Business / Auto Global

Nissan will have to try and restore Mitsubishi's image

By Li Fusheng (China Daily) Updated: 2016-05-16 14:37

Nissan Motor may have to burden itself with restoring Mitsubishi Motors' reputation now it is acquiring a one-third stake in the scandal-hit automaker, said analysts.

The two signed a basic agreement on Thursday, under which Nissan will purchase 506.6 million newly-issued Mitsubishi shares for $2.2 billion and become its largest shareholder.

The deal is still subject to the signing of a definitive agreement, as well as shareholders' and regulators' approval, but it is expected to be completed by the end of the year.

According to the agreement, Mitsubishi will propose Nissan nominees as board directors in proportion to Nissan's voting rights, including a Nissan nominee to become chairman of the board.

"This is a breakthrough transaction and a win-win for both Nissan and Mitsubishi Motors," said Carlos Ghosn, president and CEO of Nissan. "We will support MMC as they address their challenges and welcome them as the newest member of our enlarged Alliance family."

Mitsubishi's market value has nosedived since April 20, when it admitted cheating on the fuel economy data of four models sold in Japan, including two made for Nissan.

There was some speculation that the scandal was a plot by Nissan, after it emerged that Nissan did its own mileage tests on the two models and raised questions.

But analysts believe that is unlikely.

"It is hard to tell if the deal is good or bad for Nissan, so I don't agree that Nissan set a trap to buy Mitsubishi," said Zhang Zhiyong, a Beijing-based auto analyst.

On the contrary, he said, there was a good chance that it was Mitsubishi that approached Nissan for its help as the two have been in partnership for five years.

Osamu Masuko, chairman of the board and chief executive of Mitsubishi, said: "This agreement will create long term value needed for our two companies to progress towards the future."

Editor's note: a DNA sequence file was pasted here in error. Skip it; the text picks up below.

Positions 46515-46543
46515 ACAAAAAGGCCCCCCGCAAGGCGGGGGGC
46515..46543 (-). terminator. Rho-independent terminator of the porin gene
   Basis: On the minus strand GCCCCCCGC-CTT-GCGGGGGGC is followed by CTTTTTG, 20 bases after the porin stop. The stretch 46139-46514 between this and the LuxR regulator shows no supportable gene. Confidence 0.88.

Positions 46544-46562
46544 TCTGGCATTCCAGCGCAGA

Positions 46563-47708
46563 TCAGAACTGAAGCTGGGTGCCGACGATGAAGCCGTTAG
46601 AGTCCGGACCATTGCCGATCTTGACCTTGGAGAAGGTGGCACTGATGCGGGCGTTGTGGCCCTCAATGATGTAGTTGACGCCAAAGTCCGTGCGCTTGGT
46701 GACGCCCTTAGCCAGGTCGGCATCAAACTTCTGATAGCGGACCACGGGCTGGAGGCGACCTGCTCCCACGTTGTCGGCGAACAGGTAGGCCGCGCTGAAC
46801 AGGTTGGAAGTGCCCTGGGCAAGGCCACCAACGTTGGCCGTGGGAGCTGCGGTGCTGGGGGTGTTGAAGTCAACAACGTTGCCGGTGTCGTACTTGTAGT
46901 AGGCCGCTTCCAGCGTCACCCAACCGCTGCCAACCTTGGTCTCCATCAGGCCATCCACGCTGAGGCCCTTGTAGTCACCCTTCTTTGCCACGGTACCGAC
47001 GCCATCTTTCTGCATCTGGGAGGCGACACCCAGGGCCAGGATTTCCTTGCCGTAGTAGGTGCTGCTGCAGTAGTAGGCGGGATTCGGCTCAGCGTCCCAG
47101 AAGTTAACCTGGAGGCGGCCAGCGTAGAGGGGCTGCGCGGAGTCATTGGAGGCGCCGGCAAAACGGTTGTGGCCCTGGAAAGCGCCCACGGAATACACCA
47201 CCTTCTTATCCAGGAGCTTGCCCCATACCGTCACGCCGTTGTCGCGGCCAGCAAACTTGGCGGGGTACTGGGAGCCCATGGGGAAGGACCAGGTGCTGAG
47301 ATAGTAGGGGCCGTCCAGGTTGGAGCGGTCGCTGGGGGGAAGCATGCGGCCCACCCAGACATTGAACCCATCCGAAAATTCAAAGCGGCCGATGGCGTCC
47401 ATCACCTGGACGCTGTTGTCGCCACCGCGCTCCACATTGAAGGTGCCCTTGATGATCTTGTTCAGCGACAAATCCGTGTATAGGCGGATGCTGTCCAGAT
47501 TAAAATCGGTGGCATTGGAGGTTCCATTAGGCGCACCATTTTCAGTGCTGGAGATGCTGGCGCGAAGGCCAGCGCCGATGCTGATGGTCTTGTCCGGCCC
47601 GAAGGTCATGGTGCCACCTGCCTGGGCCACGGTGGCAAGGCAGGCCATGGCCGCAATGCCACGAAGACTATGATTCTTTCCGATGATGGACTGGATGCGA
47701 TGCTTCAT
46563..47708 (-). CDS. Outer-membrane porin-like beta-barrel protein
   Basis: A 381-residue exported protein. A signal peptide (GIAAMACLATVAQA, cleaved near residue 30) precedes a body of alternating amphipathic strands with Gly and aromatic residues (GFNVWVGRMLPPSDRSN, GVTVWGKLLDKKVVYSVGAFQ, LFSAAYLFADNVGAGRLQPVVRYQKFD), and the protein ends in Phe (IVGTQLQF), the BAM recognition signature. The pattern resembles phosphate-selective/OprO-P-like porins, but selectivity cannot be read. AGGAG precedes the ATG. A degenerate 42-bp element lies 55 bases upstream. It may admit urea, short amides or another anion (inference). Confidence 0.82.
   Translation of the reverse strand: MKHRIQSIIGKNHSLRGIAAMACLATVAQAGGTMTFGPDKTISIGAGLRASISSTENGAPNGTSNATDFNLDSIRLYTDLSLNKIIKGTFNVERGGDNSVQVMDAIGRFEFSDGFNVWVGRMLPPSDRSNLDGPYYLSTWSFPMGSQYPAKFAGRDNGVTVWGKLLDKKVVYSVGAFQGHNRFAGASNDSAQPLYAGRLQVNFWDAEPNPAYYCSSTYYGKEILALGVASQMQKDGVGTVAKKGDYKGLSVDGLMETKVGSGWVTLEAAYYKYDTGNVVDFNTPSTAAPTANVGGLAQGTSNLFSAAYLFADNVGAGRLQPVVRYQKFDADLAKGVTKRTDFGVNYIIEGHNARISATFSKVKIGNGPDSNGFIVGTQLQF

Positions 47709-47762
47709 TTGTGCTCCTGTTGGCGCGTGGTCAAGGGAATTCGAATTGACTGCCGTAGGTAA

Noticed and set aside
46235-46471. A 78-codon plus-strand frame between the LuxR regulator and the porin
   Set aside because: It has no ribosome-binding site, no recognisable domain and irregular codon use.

Other shareholders, including Mitsubishi Heavy Industries, Mitsubishi Corporation and The Bank of Tokyo - Mitsubishi UFJ, have agreed to support the deal.

Yale Zhang, managing director of consultancy Automotive Foresight, said the move will further enhance Nissan's competitive edge in SUVs and four-wheel drive technology.

The downside is that Nissan has to help repair Mitsubishi's tarnished reputation, said Zhang, who had suggested before the Nissan deal surfaced that Chinese automakers purchase Mitsubishi.

"But Ghosn has long been known as a trouble shooter. He helped save Nissan from a mess."

Zhang Zhiyong said both Nissan and Mitsubishi should be careful as the fuel economy scandal was not the first time Mitsubishi had been caught lying. In the early 2000s, it was embroiled in a scandal involving a cover-up of defects such as failing brakes and faulty clutches.

"Money alone will not solve the problem if customers no longer trust you. Trust is the very basis of business," he said.

Mitsubishi had a partnership with Daimler Chrysler AG in 2000, which failed to reverse the Japanese brand's debts and lagging sales. The collaboration ended five years later.

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